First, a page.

Fiona McLeod (SNP) asked the Scottish Government how it promotes better transport links to public facilities. Keith Brown, Minister for Housing and Transport, said the Scottish Government encourages improved public transport to connect people, places and work.
He added: “Our investment is significant, such as the £0.25bn per year on bus services, and it is wideranging, with new capital projects such as a £30m programme of improvements for railway stations across Scotland and our £40m support for Glasgow fastlink—which will be a rapid bus corridor linking the city centre with the new Glasgow Southern General Hospital—and for improving transport links for the Commonwealth Games.” Fiona McLeod then asked the minister to comment, in relation to the £0.25bn that is spent on buses, on the fact that Strathclyde Partnership for Transport has decided that MyBus cannot be used to access hospital appointments, as opposed to hospital visits.
Brown added: “The bulk of that support will be spent on concessionary travel, with additional funds being provided for the bus service operators’ grant. MyBus cannot be used for attending hospital appointments, except in exceptional circumstances, because it has been agreed that those appointments are the responsibility of the National Health Service. That reflects the specialist nature of the transport that is required and the lack of flexibility on arrival times.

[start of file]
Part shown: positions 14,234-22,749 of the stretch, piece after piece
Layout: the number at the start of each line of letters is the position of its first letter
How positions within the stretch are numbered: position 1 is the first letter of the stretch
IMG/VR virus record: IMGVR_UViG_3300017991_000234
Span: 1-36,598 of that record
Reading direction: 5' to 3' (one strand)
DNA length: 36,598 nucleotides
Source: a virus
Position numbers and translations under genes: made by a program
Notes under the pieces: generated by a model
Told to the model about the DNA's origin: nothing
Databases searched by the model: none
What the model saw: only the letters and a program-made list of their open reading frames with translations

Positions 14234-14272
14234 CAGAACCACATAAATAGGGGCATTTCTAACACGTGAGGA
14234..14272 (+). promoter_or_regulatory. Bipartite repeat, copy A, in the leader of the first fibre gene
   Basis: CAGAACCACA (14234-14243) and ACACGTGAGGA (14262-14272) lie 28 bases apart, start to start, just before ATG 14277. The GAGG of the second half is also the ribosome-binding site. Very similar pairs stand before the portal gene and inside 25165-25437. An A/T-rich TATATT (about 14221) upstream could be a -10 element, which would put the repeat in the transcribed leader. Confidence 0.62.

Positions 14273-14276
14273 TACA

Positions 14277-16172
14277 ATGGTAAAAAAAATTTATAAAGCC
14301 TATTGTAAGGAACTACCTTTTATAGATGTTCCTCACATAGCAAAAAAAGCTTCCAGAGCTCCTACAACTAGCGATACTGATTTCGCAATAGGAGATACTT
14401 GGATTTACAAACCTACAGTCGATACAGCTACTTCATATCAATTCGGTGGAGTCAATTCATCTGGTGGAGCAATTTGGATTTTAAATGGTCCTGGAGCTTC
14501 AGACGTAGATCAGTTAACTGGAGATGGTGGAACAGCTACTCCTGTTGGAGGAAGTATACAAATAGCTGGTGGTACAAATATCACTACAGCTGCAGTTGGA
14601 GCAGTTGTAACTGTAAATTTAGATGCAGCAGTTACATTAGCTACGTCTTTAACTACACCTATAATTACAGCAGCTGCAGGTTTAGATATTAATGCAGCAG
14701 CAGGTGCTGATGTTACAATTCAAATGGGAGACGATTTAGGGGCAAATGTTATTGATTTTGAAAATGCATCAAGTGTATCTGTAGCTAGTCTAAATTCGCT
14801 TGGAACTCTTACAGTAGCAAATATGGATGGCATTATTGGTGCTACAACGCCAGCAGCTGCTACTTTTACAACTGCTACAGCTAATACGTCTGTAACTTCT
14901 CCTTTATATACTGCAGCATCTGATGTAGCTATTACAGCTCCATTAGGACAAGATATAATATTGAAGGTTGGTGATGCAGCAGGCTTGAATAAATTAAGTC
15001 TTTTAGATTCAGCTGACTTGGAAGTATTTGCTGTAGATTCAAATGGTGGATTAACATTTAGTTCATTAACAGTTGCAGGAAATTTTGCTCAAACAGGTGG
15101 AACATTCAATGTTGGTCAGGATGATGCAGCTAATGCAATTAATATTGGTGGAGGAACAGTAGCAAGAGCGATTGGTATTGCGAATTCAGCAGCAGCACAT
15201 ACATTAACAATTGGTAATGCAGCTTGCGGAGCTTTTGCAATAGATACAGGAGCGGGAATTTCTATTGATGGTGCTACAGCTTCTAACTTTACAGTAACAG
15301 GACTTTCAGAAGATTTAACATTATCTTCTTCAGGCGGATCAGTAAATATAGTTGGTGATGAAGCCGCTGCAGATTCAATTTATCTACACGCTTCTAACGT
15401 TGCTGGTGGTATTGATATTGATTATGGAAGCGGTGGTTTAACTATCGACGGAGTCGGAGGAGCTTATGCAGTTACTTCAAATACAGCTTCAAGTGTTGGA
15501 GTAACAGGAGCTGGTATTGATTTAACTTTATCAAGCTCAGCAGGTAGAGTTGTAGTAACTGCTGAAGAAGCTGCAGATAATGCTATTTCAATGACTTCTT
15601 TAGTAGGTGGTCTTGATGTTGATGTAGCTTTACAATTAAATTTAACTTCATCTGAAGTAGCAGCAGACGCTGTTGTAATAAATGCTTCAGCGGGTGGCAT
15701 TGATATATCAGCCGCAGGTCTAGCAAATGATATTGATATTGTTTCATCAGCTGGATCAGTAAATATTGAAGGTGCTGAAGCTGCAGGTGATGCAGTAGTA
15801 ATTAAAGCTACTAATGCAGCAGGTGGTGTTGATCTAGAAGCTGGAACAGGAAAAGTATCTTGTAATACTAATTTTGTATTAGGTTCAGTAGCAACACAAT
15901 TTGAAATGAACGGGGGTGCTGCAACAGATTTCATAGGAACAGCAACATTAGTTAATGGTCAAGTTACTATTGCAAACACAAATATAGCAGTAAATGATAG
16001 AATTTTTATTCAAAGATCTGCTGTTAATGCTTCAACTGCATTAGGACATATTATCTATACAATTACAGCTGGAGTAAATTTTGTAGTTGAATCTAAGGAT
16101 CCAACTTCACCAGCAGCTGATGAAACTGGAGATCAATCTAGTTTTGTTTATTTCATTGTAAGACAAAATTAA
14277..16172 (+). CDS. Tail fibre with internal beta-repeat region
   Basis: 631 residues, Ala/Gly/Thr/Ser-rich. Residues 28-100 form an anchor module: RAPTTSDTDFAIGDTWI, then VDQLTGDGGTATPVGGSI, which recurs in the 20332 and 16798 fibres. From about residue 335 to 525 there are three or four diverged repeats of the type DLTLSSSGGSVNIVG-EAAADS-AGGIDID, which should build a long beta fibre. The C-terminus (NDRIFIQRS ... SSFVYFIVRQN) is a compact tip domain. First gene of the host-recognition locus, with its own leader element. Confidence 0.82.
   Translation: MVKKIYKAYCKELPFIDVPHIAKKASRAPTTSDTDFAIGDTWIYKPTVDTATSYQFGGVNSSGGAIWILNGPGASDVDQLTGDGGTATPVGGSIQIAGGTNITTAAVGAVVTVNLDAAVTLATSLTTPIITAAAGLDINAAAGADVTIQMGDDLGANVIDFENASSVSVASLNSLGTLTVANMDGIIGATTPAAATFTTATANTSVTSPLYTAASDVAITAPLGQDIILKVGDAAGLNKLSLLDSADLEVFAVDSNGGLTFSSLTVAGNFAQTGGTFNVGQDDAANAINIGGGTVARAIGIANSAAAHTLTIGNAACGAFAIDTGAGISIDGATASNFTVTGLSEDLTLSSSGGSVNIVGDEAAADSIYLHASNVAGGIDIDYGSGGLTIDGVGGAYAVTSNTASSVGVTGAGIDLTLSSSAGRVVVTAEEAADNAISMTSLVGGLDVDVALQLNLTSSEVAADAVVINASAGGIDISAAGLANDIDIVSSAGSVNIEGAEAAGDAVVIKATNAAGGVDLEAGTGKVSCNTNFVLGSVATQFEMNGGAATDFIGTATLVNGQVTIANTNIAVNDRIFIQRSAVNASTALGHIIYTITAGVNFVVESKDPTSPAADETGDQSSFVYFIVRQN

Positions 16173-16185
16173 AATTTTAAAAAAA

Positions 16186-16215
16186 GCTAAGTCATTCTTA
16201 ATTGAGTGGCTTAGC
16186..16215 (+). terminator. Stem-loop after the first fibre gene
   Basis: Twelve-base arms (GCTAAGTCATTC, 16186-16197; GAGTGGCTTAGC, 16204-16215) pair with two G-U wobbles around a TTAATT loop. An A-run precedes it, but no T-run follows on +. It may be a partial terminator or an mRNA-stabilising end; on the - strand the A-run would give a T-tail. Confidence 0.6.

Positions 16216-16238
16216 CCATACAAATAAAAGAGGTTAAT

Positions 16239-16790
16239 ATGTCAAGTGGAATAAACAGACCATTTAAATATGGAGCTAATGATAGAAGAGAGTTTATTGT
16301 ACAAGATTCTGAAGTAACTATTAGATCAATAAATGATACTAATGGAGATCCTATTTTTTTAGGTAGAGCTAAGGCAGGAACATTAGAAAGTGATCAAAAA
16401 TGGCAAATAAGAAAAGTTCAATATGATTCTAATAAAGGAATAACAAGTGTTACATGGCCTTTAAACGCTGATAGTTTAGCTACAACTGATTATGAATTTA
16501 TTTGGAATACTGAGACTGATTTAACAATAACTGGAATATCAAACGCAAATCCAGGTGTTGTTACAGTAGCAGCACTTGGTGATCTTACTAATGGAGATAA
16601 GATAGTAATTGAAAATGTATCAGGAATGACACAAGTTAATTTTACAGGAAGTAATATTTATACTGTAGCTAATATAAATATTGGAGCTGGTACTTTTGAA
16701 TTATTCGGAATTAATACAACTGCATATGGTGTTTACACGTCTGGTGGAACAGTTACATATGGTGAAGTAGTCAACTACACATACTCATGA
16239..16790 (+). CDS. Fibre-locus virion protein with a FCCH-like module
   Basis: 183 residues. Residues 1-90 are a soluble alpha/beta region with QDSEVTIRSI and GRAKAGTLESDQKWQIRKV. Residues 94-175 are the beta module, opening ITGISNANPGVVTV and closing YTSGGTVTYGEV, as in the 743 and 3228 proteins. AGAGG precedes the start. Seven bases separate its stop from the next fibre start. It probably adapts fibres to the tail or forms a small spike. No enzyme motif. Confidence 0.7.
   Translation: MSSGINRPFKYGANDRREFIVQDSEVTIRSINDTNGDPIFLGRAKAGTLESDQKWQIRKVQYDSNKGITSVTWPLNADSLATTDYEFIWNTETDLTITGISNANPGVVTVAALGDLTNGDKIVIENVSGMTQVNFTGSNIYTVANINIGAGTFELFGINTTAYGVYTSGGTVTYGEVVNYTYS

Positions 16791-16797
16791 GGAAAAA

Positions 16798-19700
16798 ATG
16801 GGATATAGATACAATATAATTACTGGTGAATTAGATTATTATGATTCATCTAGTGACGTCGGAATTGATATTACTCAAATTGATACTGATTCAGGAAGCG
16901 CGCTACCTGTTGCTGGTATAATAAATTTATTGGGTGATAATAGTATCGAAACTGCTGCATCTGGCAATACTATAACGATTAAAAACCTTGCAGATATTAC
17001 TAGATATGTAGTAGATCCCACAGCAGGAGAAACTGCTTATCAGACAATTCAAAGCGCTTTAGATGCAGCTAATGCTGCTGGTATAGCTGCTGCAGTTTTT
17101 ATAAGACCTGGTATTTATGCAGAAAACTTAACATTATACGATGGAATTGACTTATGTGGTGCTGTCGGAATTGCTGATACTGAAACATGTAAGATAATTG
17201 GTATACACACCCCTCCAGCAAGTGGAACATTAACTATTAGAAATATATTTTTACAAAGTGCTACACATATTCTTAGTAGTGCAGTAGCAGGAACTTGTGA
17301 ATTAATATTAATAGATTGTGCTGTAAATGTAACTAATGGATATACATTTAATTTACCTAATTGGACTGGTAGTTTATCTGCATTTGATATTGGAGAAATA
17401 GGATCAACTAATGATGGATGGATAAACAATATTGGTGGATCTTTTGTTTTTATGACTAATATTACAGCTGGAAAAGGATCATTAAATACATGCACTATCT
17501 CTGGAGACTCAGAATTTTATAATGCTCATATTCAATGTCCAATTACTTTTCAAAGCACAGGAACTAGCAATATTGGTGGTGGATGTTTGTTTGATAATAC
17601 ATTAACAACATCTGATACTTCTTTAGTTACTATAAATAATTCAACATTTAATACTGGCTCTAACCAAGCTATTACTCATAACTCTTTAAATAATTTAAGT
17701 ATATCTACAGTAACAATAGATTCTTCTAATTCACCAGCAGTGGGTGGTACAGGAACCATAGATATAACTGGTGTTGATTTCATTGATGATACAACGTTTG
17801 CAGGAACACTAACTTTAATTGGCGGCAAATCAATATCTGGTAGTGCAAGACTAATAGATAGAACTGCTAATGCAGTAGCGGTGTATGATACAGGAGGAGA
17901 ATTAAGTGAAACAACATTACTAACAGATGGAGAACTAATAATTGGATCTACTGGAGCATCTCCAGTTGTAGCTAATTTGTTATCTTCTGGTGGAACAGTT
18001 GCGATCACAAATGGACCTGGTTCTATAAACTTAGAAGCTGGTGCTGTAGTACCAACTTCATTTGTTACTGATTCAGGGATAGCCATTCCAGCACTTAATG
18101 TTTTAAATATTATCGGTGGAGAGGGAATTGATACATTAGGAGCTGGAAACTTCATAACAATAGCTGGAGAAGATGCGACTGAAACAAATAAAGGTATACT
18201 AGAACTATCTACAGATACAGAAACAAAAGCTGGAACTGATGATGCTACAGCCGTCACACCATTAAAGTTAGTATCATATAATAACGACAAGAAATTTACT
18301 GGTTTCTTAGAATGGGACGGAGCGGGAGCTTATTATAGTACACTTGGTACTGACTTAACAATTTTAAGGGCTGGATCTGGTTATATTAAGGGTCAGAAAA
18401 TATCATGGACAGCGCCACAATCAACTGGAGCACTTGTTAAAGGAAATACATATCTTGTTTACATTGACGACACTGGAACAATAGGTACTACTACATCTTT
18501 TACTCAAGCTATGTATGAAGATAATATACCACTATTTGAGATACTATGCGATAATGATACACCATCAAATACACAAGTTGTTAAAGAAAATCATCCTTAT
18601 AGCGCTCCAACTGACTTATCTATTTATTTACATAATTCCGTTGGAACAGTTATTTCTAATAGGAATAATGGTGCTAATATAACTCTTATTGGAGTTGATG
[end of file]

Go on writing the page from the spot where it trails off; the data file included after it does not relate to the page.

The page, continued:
SPT’s website advises that patients should contact their general practitioner’s surgery if they have difficulty in attending hospital appointments.” On the same question, Jim Hume (Liberal Democrat) asked: “The minister recently repeated inaccurate claims that the cut to the BSOG and the change in the formula were not reasons for the inflation-busting fare increases and cuts in services that we have seen. Why will he not utilise the extra money that was made available by the UK Government’s budget to protect bus services in Scotland?” Brown said the first reason is “that Jim Hume has already asked us to spend that money on ten or so different things – it cannot be spent more than once”.
He added: “It is also worth saying that we have provided £0.25bn of support against the backdrop of the substantial cuts by the UK Government that he supports. The money is being used to ensure that we expand the services that are available. The member will, of course, know that the changes that we have made to the BSOG will help rural bus services, which the previous administration—of which his party was a part—failed to do.”
16.05.12: Local Government Finance (Unoccupied Properties etc) (Scotland) Bill
The Local Government and Regeneration Committee heard evidence as part of a Stage-1 consideration of the Local Government Finance (Unoccupied Properties etc) (Scotland) Bill. The two witnesses were Jim Hayton, policy officer with the Association of Local Authority Chief Housing Officers and Kristen Hubert from Shelter Scotland, who is coordinator of the empty homes partnership.
Convener Joe FitzPatrick asked them to outline the reasons why properties are empty in Scotland, and the difficulties that local authorities face in trying to help owners to bring properties back on to the market and back into use.